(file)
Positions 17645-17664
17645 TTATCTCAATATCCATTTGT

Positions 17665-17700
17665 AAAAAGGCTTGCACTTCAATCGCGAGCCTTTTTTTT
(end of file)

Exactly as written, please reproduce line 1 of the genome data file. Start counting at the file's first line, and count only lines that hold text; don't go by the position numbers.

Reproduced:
Positions 17645-17664